RBNZ queries insurer's claim funding cap
The Reserve Bank has queried "whether it was right" that the UK parent company of ACS (NZ) "shut the door" on providing further capital to help meet hundreds of millions of dollars' worth of Canterbury earthquake claims.
The Reserve Bank's reservations were submitted to the High Court at Auckland yesterday at an application by ACS, formerly Ansvar, for approval of a scheme of arrangement of a plan for paying claims if the company goes under.
Yesterday the court approved an amended scheme.
Ansvar Insurance is an insurer of churches and heritage buildings and became part of the Ecclesiastical Insurance Office (EIO) group in 1998.
The company changed its name to ACS (NZ) Limited in February after it was inundated with claims after the Canterbury earthquakes, and it decided late last year to withdraw from the New Zealand insurance market.
The Reserve Bank, in its role as regulator of the insurance industry, voiced concerns in court yesterday over parent company EIO not committing to any further support other than that in the scheme of arrangement.
The central bank said in its court submission that EIO, which was ACS's ultimate parent before recently changing the ownership structure, had not committed to providing further capital if it turned out that ACS was unikely to be able to settle claims in full.
The bank questioned "whether it is right that Ecclesiastical Insurance should shut the door now or whether it can review the need for, and its ability to, contribute further capital as events unfold over the coming months and years".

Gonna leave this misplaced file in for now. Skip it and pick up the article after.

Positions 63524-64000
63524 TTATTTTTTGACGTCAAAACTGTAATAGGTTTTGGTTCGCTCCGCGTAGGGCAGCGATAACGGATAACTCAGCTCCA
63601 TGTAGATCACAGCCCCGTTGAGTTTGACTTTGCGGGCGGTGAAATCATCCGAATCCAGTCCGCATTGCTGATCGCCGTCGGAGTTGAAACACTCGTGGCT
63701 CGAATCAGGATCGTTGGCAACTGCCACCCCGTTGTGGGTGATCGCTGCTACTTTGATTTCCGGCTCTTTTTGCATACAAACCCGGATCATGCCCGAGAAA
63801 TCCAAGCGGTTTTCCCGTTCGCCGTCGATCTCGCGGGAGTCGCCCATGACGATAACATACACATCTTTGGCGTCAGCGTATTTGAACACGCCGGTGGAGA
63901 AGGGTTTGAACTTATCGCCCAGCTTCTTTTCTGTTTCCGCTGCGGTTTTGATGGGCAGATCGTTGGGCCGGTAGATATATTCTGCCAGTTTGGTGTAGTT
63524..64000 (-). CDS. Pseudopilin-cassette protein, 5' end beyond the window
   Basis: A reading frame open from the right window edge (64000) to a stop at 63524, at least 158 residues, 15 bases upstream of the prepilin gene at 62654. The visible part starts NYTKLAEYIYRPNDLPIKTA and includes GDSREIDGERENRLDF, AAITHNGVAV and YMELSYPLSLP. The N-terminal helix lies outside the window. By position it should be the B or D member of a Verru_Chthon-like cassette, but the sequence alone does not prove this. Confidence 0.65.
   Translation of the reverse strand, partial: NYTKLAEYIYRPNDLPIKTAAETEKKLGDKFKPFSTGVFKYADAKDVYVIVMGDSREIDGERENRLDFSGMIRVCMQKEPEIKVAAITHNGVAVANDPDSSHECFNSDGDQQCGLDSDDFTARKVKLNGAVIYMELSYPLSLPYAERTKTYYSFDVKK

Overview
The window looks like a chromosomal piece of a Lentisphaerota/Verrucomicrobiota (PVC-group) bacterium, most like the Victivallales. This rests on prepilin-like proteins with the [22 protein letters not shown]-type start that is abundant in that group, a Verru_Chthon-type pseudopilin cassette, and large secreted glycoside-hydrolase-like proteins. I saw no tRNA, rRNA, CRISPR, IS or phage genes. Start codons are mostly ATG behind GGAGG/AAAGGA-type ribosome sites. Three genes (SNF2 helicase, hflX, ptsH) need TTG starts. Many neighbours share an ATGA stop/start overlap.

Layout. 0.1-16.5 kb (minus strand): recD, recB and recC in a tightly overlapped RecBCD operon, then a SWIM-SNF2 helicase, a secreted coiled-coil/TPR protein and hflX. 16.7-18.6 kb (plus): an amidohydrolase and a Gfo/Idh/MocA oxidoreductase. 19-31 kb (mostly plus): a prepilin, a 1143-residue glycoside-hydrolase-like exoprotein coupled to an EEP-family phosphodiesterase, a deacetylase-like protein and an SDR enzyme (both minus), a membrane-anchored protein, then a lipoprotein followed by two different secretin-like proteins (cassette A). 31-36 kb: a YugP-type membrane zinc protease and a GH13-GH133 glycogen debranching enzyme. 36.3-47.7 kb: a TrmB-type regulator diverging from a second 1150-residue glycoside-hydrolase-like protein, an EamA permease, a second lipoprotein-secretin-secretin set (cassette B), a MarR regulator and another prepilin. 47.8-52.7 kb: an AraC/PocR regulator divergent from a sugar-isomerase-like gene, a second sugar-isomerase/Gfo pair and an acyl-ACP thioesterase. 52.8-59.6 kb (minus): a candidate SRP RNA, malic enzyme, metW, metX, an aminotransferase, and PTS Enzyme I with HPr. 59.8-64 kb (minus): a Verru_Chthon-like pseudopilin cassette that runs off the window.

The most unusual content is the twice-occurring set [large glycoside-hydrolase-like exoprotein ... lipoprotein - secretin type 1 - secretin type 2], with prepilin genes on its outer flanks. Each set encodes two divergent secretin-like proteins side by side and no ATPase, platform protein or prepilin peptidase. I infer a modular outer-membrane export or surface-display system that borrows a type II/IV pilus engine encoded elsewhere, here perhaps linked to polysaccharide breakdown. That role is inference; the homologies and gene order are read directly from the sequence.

In an earlier report on the scheme, the central bank had said the scheme was based on an "inadequate" injection of capital and was being promoted by a parent company, that was "distancing itself from ACS" ahead of the planned implementation of the scheme.
At the meeting of policyholders to vote on the scheme in Christchurch last week, policyholders queried whether there would be further support from the parent company.
A majority of voting policyholders were in favour of the scheme.
In terms of the scheme, EIO would provide an additional capital injection of $24 million to be provided over stages, adverse development reinsurance cover for the February 2011 earthquake extending ACS's reinsurance cover up to $570m and additional share capital of $4.6m upon the scheme becoming effective, to fund the payment of the adverse development reinsurance cover.
In his judgment approving the scheme yesterday Justice Venning said ACS had said that with the additional support from EIO there should be sufficient assets and reinsurance to enable ACS to pay all claims of policyholders in full, although it accepted that that may not be the case.
He noted EIO would provide additional support of about $22m, upon approval of the scheme, and he said that was a "significant factor" in favour of the approval of the scheme.
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